Does Ultimate Need Referees?

An American Ultimate Disc League referee looks on as two players battle for the disc.Over the first few weeks of the season, the National Football League has devolved into chaos due to poor officiating from replacement referees (the real ones are locked out) and increasingly unruly player, coach, and referee interactions. The spectacle has reignited — or at least continued — a debate within the ultimate community about moving from self-officiation with observers to a more typical third party referee system.

The discussion really got started after a terrible blown call at the end of Monday night’s game between the Green Bay Packers and the Seattle Seahawks. The call decided the game. Many — including us — took this as a sign of how referees in ultimate are not a panacea: not only do they make errors, theirs are irreversible.

However, others saw this game and noted the impossibility of having NFL players call their own game — arguing that even bad refs are better than no refs.

Really, this just rehashes the arguments for and against referees that have been made countless times. The basics are pretty simple. The pro-ref crowd says that officials will improve the flow of the game (fewer stoppages), allow players to focus on just playing and not think about fouls, stop bad calls, and legitimize the sport for an audience used to referees. The anti-ref crowd says self-officiation works and has worked for decades, observers solve the problems anyway, and spirit of the game is a critical tenet of the sport that would deteriorate with referees.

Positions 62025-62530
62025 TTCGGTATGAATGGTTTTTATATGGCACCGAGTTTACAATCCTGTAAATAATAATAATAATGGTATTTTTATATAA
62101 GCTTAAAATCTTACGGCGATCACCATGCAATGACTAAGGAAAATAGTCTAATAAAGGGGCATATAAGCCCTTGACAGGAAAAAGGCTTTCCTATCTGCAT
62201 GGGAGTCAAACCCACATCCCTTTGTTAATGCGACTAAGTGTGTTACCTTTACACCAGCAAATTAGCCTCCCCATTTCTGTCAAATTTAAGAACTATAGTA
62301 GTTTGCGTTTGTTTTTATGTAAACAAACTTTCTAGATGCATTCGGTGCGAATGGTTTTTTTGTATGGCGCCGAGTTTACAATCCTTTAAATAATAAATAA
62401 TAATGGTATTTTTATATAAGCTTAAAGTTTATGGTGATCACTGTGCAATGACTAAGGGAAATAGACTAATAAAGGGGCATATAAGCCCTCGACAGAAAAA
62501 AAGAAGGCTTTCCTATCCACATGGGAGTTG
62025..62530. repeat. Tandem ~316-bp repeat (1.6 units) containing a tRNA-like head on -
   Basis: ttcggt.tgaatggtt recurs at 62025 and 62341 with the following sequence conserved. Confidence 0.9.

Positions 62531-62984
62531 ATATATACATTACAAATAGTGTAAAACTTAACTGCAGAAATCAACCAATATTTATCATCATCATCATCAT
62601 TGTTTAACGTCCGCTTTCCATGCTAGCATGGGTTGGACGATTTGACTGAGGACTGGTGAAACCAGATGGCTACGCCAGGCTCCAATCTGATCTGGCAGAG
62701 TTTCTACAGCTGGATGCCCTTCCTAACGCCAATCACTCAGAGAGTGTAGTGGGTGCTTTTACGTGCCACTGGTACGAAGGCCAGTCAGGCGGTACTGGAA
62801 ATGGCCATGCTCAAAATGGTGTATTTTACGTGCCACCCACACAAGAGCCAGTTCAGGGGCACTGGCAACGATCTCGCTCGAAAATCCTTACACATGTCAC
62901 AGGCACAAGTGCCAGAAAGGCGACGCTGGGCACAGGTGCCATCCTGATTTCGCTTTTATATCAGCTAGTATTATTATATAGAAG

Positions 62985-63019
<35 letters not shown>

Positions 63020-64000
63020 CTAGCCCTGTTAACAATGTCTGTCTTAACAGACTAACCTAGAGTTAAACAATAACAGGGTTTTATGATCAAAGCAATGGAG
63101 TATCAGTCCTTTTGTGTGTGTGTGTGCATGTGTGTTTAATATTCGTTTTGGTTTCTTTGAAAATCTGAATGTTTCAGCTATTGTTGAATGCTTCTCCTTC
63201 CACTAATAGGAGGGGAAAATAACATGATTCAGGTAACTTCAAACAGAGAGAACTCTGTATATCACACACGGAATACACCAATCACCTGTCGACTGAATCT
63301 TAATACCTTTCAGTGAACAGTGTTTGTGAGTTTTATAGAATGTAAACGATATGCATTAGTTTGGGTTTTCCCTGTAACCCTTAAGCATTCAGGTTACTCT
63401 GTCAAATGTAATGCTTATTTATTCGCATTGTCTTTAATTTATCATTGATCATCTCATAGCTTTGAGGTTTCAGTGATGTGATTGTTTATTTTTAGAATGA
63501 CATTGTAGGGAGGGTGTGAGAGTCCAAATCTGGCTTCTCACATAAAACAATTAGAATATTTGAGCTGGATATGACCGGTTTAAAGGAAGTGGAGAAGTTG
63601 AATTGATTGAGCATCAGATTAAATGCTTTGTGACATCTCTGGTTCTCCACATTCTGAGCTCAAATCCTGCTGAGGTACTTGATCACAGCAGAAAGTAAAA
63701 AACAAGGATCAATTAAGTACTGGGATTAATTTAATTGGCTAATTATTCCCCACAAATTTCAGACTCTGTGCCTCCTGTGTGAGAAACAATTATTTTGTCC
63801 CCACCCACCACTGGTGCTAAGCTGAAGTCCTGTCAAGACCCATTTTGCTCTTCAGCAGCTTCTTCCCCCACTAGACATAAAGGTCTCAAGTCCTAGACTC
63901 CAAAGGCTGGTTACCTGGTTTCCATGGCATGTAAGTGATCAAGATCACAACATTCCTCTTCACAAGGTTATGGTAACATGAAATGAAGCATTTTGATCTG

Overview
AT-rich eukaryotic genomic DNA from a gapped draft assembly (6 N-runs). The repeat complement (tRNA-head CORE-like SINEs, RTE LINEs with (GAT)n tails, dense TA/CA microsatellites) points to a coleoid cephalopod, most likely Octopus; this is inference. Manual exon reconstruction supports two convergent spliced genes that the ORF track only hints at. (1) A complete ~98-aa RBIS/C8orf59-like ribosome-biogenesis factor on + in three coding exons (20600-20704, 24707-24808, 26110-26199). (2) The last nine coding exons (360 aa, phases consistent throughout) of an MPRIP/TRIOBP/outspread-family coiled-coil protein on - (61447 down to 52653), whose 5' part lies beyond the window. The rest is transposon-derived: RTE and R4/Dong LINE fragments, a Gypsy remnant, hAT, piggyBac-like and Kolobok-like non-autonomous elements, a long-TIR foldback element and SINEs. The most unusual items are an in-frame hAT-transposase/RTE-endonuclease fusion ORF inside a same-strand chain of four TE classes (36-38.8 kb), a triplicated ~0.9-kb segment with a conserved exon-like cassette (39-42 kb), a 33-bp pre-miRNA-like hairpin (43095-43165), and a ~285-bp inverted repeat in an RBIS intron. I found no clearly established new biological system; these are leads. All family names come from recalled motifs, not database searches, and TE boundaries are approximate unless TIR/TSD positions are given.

What hasn’t been as well considered is what exactly the problems are that need to be fixed at the highest levels of play and how they might be fixed without referees. (An aside: it is fairly clear that at lower levels of the sport — leagues, youth, and pickup, for example — adding observers or referees is not only a burden but is unnecessary for well-spirited, fun play). Let’s consider the issues.

First, some elite level games (notably the 2010 College Open Finals between Florida and Carleton) become unwatchable due to constant foul calls — some warranted, others not — that lead to long stoppages which slow the game down. This, while not necessarily bad for players (indeed, Florida used a very short rotation and made ticky-tack but usually legal calls as a strategy to rest their legs), is terrible for spectators.

Second, observers don’t always help play continue quickly, as players feel they can argue their case at length to help persuade the observer.

Third, observers are not able to make active calls that would affect the game. Players can’t see everything (travels, e.g.) so they miss calls that might get made by a referee.

Fourth, many feel that penalties are not severe enough for infractions. The TMF and PMF system is effective at tamping down aggressive fouls, but rarely stops players from playing less physically or getting away with travels. Players who have played in the American Ultimate Disc League generally praise the more severe yardage penalty system and instant turnover on a travel.